Although it cherishes the work of its sailors, the U.S. Navy is boosting its priority on autonomous systems that in many ways will save humans. The Naval Research Laboratory (NRL) is establishing the Autonomous Systems Research Laboratory (ASRL), which will dive deep into highly innovative, interdisciplinary research. The new facility, scheduled to open in October 2011, will be the nexus for scientists and engineers with differing backgrounds to apply their expertise to inventions that operate with little to no intervention from humans.
Alan Schultz, director, Naval Center for Applied Research in Artificial Intelligence, NRL, also is now the ASRL’s first director. He points out that this facility has been a long time in coming; the NRL has been developing unmanned systems since the 1920s. Now, the goal is to look toward the future and determine how resources should be directed to basic and applied research to advance from unmanned systems to autonomous systems that could be considered at “the peer level” with humans. “Warfighters will always be in the loop, there’s no doubt about that. But ‘unmanned’ doesn’t really reduce the number of staff members needed to operate systems,” Schultz says. To accomplish this goal, autonomous systems must be able to understand both the rules of engagement and commander’s intent, he explains.
The Autonomous Systems Research Laboratory’s nearly 50,000-square-foot facility will be a work center for NRL scientists with varying backgrounds as they rotate through the center working on different projects.
The facility Schultz oversees, which is being built at an estimated cost of nearly $18 million, will be the site where science and technology components are integrated into research prototype systems. It will be the “nerve center” for basic research for both the Navy and the U.S. Marine Corps, says Capt. Paul Steward, USN, commanding officer, NRL.
The NRL currently is the home to several independent efforts that, in one way or another, relate to taking the human out of the loop: platforms, sensors, energy systems and autonomous behavior itself. One goal of putting a collaborative effort literally under one roof is to find new ways of integrating these individual endeavors so the whole is greater than the sum of its parts, explains NRL Director of Research Dr. John Montgomery.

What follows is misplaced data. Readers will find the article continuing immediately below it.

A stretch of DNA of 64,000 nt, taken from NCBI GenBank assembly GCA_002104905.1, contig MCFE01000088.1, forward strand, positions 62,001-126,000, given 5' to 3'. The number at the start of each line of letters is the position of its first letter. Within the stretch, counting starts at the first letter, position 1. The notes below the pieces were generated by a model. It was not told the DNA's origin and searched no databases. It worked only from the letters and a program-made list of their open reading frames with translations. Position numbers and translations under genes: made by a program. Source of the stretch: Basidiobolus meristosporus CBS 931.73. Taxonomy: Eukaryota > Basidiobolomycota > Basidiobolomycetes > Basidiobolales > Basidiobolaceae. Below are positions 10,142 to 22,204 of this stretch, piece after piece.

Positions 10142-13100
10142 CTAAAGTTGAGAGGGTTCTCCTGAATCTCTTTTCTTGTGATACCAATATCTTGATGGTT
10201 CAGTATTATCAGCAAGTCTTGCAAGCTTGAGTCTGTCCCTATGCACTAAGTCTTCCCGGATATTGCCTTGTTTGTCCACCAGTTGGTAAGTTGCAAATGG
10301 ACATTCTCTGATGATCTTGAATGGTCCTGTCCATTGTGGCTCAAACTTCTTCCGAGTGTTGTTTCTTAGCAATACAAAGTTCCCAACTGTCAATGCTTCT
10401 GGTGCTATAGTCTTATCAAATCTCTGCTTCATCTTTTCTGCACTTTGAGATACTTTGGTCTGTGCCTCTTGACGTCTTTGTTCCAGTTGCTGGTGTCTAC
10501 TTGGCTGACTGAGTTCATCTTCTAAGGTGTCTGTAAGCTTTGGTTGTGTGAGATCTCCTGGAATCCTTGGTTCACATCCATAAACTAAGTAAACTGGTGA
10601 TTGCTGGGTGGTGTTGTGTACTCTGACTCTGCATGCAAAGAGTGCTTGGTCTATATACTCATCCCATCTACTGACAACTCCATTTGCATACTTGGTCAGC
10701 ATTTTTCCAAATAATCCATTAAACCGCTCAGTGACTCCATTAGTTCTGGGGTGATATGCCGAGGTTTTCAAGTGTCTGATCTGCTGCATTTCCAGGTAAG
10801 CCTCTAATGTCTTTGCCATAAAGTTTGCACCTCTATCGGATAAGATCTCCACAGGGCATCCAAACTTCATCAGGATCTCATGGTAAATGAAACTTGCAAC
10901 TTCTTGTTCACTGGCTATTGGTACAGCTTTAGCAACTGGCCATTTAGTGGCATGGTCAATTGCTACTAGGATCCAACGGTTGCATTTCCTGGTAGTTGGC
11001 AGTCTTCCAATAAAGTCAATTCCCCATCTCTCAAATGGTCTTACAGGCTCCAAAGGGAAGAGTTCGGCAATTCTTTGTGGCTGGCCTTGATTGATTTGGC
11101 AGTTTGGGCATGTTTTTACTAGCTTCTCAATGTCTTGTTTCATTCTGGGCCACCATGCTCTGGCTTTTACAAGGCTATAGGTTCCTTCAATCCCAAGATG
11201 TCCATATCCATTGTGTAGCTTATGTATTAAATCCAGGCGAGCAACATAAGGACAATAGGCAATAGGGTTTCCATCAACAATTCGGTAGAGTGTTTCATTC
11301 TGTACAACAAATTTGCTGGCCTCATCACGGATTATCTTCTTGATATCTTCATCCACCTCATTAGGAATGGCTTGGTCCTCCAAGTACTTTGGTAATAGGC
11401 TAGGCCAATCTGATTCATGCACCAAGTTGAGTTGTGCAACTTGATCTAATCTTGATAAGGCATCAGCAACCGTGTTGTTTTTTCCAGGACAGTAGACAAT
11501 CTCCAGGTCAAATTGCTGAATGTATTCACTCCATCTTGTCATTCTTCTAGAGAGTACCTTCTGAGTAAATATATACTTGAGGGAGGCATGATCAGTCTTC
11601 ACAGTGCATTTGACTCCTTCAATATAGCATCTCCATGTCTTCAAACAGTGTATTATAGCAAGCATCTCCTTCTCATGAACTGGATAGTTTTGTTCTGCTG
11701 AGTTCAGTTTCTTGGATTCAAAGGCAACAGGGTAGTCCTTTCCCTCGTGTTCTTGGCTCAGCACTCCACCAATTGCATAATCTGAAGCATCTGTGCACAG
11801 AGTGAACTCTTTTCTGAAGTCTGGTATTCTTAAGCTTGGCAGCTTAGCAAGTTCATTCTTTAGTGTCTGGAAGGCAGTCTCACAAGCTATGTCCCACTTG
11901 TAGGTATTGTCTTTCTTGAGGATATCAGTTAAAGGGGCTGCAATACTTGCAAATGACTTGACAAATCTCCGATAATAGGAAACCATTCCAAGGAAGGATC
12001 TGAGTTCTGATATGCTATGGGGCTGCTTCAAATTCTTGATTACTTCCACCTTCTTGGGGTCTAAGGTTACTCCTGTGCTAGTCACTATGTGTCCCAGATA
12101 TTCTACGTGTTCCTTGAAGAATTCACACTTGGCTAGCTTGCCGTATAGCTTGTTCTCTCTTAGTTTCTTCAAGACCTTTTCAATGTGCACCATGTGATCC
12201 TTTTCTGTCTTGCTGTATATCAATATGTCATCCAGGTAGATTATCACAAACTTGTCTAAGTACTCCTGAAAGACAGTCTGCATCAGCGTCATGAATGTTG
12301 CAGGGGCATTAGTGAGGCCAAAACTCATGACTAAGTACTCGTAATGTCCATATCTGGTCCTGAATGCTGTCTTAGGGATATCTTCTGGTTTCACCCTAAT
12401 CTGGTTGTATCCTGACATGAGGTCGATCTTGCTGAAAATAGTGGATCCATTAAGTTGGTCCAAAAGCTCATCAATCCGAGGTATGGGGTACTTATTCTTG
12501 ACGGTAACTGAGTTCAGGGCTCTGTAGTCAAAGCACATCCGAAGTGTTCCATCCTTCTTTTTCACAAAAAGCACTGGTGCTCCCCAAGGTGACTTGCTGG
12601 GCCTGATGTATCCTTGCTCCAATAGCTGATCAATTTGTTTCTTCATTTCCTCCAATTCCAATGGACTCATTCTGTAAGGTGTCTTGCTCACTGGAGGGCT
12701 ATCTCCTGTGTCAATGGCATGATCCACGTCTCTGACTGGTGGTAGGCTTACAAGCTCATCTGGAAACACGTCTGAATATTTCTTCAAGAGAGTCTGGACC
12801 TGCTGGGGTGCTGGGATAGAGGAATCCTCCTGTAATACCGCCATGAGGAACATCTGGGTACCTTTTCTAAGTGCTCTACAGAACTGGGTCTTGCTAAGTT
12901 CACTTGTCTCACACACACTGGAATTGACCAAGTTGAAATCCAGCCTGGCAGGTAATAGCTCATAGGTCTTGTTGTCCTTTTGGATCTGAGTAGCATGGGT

To this end, ownership of the ASRL facility is not assigned to one of the NRL’s divisions or disciplines. Instead, NRL researchers will bring a project to the ASRL so they can use its distinctive capabilities and work as a team while retaining their positions within their divisions.
The facility itself reflects this multifaceted style. It will include a power and energy laboratory, a sensor laboratory and four human-systems interaction laboratories. The first will feature a walk-in dry room, so researchers can work with moisture-sensitive or hydroscopic materials. In the second, scientists will be able to examine different types of chemical, biological, radiological and nuclear explosive sensors as well as intelligence, surveillance and reconnaissance sensors. The ASRL will be used to integrate these sensors into systems and platforms.
The four human-systems interaction laboratories will enable researchers to work and communicate with robots and robotic platforms. Schultz emphasizes that the ability to test and evaluate the man-machine interface is extremely important to progress in the autonomous realm. This relationship requires trust, so checking to make sure autonomous systems behave as expected when sent on long missions is a critical capability, he says.
Systems will be analyzed to ensure warfighters can monitor an autonomous platform and ensure it is functioning, he shares. Using modeling and simulation as well as other tools, scientists at the facility will test the robustness of autonomous software by throwing a variety of problems at it and watching how it reacts. “We can look at how far we can push it and have it still behave the way it was designed to behave,” he relates.
In addition, the scientists in the facility will be able to observe computer-warfighter interaction in situations where the human operator must focus on the output of numerous autonomous unmanned systems simultaneously. Schultz explains that one goal will be to determine if an autonomous system can detect when operators are not paying attention to the output from the most critical system in a given situation.Several ASRL projects already have been funded. For example, the Office of Naval Research (ONR) is working on shipboard firefighting robots. Schultz points out that this type of work requires expertise in a number of areas, from how to locate hot spots to how to teach robots to follow commands. In this type of environment, what may be required is an anthropomorphic robot that can get into and out of tight spaces. “This all requires collaboration between scientists who are experts in chemicals, sensors and fires,” he states. The ONR also has funded the exploration of advanced techniques for testing and evaluating autonomic logic for unmanned underwater vehicles.